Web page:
Board approves 2012 early-retirement incentive

Thursday, December 22, 2011

Discussion on continuing program to occur

Spencer school board members voted Tuesday night to offer an early-retirement incentive to eligible staff members.

The offer is being extended to certified teaching staff. Those deemed eligible to participate in the 2012 early-retirement program will have 10 years of continuous service with the Spencer Community School District and reach the age of 55 prior to June 30, 2012.

Eligible retirees include: Janice Hopkins, Katie Plucker, Susan Nothwehr, Jan Myers, Cindy Davis, Gary Rustwick, Steve Bomgaars, Eileen Gengler, Onalee Wright, Patricia Campbell, Diane Maisenbach, Frank Boever, Douglas Siepkes, Denise Reit, Scott Rettey, Pam Haak, Bob Haak, Deb Kaus, Myrna Edmonds, Don Martindale, Deb Kimbell, Roger Johnson and Beth Snow-Ketchum.

The benefit for electing to participate in the district's early-retirement program will be five years of single health insurance coverage at the level the district provides certified employees, with a maximum amount of $10,000 per year. Retirees choosing to not receive this coverage will receive the equivalent cash in one annual payment, either in November or April.

Participants would submit an application with resignation, signed waiver and release form, and a covenant not to reapply with the district.

Retirees have until Friday, Feb. 3, to file their written elections. Board action on the applications is anticipated during an ensuing February 2012 monthly meeting.

The question of whether this will remain an annual offering by the district is expected to be discussed by board members over the next few months.

During further discussion, board members Bob Whittenburg and Dean Mechler considered whether the district's early-retirement policy should be viewed as a reward for years of service or as a method of dealing with budgetary issues.

"To me, it's a budget tool," Whittenburg said. "If it wasn't a budget tool, I wouldn't be voting for it."

"Me either," Mechler added. " ... My concern is around the perceived fairness, or lack of fairness, in the way we do early retirements. We're not going to solve that issue tonight, but I do want to have this discussion and start thinking about is the staff on the same page with the board. I think they understand we do it for budgetary reasons, but it's become something they expect every year."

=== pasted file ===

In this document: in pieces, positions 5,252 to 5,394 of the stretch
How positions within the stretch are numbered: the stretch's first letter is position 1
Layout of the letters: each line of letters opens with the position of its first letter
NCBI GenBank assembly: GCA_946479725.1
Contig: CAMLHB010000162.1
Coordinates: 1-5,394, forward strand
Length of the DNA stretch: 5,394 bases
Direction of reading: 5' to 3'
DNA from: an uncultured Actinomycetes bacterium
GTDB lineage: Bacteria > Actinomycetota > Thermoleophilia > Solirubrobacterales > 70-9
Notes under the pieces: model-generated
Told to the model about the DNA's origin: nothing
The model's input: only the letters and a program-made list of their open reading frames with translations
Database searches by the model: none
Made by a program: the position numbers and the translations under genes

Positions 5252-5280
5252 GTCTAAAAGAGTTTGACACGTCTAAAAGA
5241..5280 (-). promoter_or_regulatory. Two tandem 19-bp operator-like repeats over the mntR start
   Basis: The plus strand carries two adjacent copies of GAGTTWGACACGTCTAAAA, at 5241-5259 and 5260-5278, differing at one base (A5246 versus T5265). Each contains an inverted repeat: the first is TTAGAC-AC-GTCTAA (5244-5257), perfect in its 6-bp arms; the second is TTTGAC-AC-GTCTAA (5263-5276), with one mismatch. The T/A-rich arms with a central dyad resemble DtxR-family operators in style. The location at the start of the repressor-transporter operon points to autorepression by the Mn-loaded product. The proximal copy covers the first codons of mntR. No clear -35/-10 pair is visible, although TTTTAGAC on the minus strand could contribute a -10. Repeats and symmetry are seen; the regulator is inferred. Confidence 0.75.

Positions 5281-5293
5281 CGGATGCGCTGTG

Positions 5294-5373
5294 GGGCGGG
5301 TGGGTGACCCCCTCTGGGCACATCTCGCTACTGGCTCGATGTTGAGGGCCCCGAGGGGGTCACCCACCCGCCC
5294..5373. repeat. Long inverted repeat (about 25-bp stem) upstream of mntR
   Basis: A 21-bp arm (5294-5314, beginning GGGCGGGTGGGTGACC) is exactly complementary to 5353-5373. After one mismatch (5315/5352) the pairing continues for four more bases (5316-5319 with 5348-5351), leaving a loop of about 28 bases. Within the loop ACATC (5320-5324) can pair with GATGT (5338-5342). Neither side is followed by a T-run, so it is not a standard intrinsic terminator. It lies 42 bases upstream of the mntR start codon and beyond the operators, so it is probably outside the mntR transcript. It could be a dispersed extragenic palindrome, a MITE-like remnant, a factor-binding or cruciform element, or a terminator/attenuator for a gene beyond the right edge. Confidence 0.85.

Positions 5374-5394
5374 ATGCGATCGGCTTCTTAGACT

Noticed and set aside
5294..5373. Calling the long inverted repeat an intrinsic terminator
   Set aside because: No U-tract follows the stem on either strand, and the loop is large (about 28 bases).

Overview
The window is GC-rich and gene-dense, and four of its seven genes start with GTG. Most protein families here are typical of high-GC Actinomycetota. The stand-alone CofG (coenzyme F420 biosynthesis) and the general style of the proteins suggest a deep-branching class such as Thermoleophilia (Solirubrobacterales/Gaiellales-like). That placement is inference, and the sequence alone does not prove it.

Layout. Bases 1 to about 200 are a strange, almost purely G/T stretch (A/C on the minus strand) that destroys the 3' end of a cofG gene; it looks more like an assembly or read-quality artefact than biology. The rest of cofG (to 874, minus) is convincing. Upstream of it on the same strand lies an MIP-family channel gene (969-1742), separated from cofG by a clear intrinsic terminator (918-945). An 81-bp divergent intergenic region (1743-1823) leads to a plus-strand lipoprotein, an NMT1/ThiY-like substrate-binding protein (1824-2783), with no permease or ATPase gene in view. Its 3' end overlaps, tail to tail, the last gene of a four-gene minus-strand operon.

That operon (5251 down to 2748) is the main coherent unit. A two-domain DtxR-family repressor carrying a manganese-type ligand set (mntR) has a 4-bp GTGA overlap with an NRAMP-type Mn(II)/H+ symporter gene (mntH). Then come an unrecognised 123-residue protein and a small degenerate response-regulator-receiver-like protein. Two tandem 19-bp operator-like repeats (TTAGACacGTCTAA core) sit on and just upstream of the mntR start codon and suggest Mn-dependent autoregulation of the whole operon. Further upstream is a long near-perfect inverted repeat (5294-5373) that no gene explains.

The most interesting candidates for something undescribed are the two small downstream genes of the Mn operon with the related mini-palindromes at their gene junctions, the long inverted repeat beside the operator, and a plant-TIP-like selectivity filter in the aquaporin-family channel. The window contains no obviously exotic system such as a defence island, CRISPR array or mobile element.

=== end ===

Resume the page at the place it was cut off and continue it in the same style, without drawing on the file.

Mechler suggested the board, during a future work session, remove its current written policy, which was approved in December 2008, and not offer another early-retirement incentive until the board deems it necessary.

"The first teachers who took advantage of some of the earlier opportunities offered are now starting to rotate out of the program. So, those (management) funds are freed up now to continue an enhanced early-retirement opportunity," he said. "By having to vote on this every year -- and we do have teachers sitting here checking to see which way the wind is blowing today -- I'm not sure that's to their benefit or, frankly, I'm not sure it's to our benefit. Like I said before, I can paint a picture that says we shouldn't be offering enhanced early-retirement as often as we do, or maybe this needs to become our new policy, period."

In other board action and discussion:

・ Doug Conard, construction supervisor/liaison, offered an update on construction of the sixth-grade pod at Spencer Middle School.

He explained the main floor was completed Tuesday. The storm sewer, water and regular sewer lines will be hooked up within the next week and the addition's exterior bricking, which wasn't supposed to happen until spring, is completed on the west, south and east walls, Conard said. He forecast completion of the pod's south and west entrances within the next two weeks, as well as fire, Internet and phone line connections during the Christmas break. Interior wall construction will begin Jan. 9, if not before.

・ Barb Besch, Spencer's director of school improvement, led a discussion in which the board ultimately approved an at-risk allowable growth plan for 2012-13. Similar to this school year's plan, it covers the areas of academic interventions, at-risk support services, the alternative program and the at-risk transitional program. The 2012-13 at-risk program budget is estimated to be $744,810, one-quarter of which comes from the district's general budget.

"We do have a lot more at-risk kids than we're actually allowed to count," Besch said. "They want at-risk counts to be between 5 and 8 percent. Here, it's 158 kids -- and there are more (K-12) kids than that who are actually at-risk and receiving intervention services."

・ The board learned the district had a $636,746 deficit in special education. Board members approved making a request for $511,698 in additional spending authority, in the form of modified allowable growth, to the School Budget Review Committee for the 2010-11 deficit.

・ Steph Anderson, the district's early childhood administrator, received a round of applause for her update on the recent preschool site visit, which netted the district a 100 percent verification.

School yearEarly-retirement incentive offeredNumber of participants
2003-04Difference between salary and beginning teacher's salary multiplied by a percent for years of service and used for insurance6
2004-0530 percent of salary stipend and single health insurance until age 6513
2005-0630 percent of salary to apply to insurance or 403(b) plan0
2006-0730 percent of salary to apply to insurance or 403(b) plan0
2007-0830 percent of salary to apply to insurance or 403(b) plan9
2008-0937.5 percent of salary to apply to insurance or 403(b) plan5
2009-1030 percent of salary as stipend and maximum of seven years single health insurance12
2010-11Five years of single health insurance5
2011-12Five years of single health insuranceTo be determined by Feb. 3, 2012
Respond to this story

Posting a comment requires free registration: